Consistent with previous studies,54 55 our study found that self-reported or self-rated health status and health satisfaction were positively associated with life satisfaction in patients who had a stroke. However, in the multivariable analysis, only health satisfaction showed a significant association. Similarly, chronic lung disease and fall were negatively correlated with patients' life satisfaction in univariate analysis, but this association became insignificant in multivariable analysis. Consistent with previous findings,21 56 we found that pain has a negative effect on life satisfaction in patients who had a stroke. In our research, work ability is a significant factor influencing the life satisfaction of patients who had a stroke. This result confirmed previous findings that returning to work after stroke is an important factor in achieving high levels of life satisfaction among stroke survivors.19 57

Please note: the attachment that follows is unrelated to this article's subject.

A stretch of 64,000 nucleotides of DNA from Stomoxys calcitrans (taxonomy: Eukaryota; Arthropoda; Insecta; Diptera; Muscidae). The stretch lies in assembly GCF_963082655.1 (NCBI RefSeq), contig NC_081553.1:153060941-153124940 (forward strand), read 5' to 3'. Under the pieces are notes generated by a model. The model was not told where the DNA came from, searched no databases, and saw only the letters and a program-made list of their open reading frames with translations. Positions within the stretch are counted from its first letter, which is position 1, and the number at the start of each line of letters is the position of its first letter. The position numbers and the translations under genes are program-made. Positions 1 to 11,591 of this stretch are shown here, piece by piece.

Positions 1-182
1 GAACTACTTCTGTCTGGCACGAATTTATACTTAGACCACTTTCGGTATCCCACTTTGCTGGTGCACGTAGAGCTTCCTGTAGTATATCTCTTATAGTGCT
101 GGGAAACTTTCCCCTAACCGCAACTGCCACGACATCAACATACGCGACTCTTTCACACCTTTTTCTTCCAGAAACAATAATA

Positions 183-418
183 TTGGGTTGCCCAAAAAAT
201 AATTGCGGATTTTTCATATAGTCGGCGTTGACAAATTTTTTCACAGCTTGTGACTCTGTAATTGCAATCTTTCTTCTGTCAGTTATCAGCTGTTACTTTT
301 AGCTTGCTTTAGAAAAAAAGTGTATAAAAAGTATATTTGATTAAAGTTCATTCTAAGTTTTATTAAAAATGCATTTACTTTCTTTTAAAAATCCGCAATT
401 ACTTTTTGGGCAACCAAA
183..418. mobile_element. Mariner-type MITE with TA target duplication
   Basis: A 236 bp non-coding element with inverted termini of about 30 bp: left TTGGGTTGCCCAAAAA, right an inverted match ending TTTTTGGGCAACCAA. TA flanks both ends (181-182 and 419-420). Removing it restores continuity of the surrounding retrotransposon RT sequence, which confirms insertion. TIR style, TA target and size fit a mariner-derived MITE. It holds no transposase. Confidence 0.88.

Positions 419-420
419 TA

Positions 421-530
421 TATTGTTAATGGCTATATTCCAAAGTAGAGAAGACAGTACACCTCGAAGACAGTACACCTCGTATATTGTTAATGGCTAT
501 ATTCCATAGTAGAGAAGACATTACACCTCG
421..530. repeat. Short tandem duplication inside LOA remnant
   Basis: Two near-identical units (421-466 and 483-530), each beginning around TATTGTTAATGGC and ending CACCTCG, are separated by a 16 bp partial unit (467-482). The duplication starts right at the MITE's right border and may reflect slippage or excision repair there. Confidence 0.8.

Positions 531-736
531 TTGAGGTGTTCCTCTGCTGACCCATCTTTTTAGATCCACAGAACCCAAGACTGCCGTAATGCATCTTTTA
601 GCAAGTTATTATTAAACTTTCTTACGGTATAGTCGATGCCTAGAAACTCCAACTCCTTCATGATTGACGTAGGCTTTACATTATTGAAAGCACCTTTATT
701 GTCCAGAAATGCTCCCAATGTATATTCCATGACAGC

Our study may resonate previous studies that moderate drinkers are more likely to have improved mental health and more opportunities to engage in social activities and are more satisfied with their life than abstainers and non-drinkers.58 59 Consistent with other studies,55 60 both physical activity and social activity have positive effects on life satisfaction. While many studies suggest that socioeconomic conditions like gender, age, education and income could have an influence on the lifestyle of patients after a stroke,34–36 it is important to explore how these conditions could affect the life satisfaction through the lifestyle behaviour and other potential variables in the future study. Our study also suggests that improving the lifestyle behaviour and social activities of patients who had a stroke is important to improve their life satisfaction (although their relationships do not appear to be statistically significant in the regression analysis). These may be more proximal factors which can be more easily intervened on, compared with sociodemographic conditions, such as education and income that are more commonly discussed.7 19 20 32